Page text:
Efforts afoot to combat invasive species

GOVERNMENT and several stakeholders are putting in place concerted efforts to fight invasive species that cause harm to the environment, economy, and human health.

Initiatives to address the species include the on-going pest control and management initiatives using ‘Prevention, Eradication and Containment’.

The government, through the Vice-President’s Office coordinated the development of a National Invasive Species Strategy and Action Plan (2019-2029).

Speaking at a Biodiversity Conservation Breakfast debate on Wednesday, the Natural Resources Management (NRM) Policy Manager – USAID Tuhifadhi Maliasili, Mr Joseph Olila, said the strategies are meant to prevent introduction and spread of new invasive species.

At the debate organised by Journalist Association of Tanzania (JET) under sponsorship of USAID Tuhifadhi Maliasili Activity, Mr Olila said other objectives are to reduce the negative impacts of existing priority invasive species, enhance national capacity to manage and research on invasive species, and mainstream invasive species management into regulatory tool.

He described the invasive species as non-native plants, animals, or other organisms that have been introduced to an ecosystem and become established, causing harm to the environment, economy or human health.

At the debate themed ‘The Role of Conservation Stakeholders and the Government in Combating Human-Wildlife Conflict in Tanzania’, the expert enumerated several environmental challenges caused by the unwanted species.

Some of them are loss of biodiversity, as invasive species can displace native species, leading to a loss of biodiversity.

“This can have a cascading effect on the ecosystem, as each species plays a role in the food chain and the overall balance of the system. Invasive species can alter habitats, making them less suitable for native species.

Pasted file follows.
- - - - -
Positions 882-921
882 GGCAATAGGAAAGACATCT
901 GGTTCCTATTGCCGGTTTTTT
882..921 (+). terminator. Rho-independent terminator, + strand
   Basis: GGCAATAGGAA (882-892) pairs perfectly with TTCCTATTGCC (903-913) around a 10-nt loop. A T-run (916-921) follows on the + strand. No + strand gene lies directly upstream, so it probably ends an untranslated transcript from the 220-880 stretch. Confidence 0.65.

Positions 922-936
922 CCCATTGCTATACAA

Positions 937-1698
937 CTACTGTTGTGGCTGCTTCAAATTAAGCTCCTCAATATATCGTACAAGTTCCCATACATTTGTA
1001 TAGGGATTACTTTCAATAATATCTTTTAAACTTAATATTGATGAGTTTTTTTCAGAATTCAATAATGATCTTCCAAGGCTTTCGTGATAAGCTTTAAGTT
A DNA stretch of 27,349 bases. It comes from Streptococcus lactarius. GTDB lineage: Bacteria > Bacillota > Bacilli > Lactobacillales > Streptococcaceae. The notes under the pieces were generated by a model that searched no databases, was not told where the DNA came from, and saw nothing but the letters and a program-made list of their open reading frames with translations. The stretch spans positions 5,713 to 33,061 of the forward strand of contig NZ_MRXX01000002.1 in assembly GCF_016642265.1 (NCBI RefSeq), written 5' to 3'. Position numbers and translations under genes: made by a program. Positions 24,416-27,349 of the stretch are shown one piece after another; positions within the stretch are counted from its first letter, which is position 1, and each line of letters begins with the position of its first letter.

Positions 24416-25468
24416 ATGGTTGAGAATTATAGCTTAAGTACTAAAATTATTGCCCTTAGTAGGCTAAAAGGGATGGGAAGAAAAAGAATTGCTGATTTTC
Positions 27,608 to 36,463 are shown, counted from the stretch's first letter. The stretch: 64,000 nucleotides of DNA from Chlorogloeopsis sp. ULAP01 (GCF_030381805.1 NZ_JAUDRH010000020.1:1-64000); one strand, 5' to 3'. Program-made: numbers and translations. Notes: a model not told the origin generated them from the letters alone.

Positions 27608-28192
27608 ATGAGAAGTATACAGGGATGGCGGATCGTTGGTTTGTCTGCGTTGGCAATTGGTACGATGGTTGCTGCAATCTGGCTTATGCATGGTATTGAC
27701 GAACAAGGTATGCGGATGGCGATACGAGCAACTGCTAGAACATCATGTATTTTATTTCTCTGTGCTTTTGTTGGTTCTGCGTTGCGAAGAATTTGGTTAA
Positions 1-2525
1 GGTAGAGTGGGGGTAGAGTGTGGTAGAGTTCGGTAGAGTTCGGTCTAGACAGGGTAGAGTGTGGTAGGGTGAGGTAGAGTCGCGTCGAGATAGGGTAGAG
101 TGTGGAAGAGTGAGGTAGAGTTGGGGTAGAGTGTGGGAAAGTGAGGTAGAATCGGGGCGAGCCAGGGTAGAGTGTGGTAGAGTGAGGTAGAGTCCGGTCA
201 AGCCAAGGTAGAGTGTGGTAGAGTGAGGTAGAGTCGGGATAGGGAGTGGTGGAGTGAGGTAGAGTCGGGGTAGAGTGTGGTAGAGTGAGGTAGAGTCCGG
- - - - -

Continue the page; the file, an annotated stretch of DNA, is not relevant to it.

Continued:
“This can lead to the loss of important nesting, feeding, and breeding sites. They can spread diseases to native plants and animals, and can damage infrastructure, such as dams and levees,” he said.

As for social challenges, Mr Olila revealed that the species can disrupt traditional cultures and livelihoods, pose a threat to human health by spreading diseases or causing allergic reactions as well as damage property, such as crops and livestock.

Economically, the non-native organism can cost businesses and governments millions of dollars in control and management costs, may reduce agricultural productivity, leading to higher food prices.

“They can damage tourism industries, as people are less likely to visit areas where invasive species are present. They may result into increased healthcare costs at household on national levels.

Invasive species can damage infrastructure, such as roads, bridges, and power lines. This can lead to costly repairs and disruptions to services,” Mr Olila said.

The expert cited priority invasive species as prosopis juliflora, also known as mesquite, being a tree that was introduced to Tanzania in the 1950s for erosion control.

It has since become invasive, spreading rapidly and displacing native vegetation.

He introduced another as lantana camara, which is a shrub that was introduced to Tanzania as an ornamental plant.

It has since become invasive, forming dense thickets that crowd out native plants and make it difficult to walk through.

Water hyacinth is yet another, being in the water and transport sectors; an aquatic plant that was introduced to Tanzania in the 1960s.

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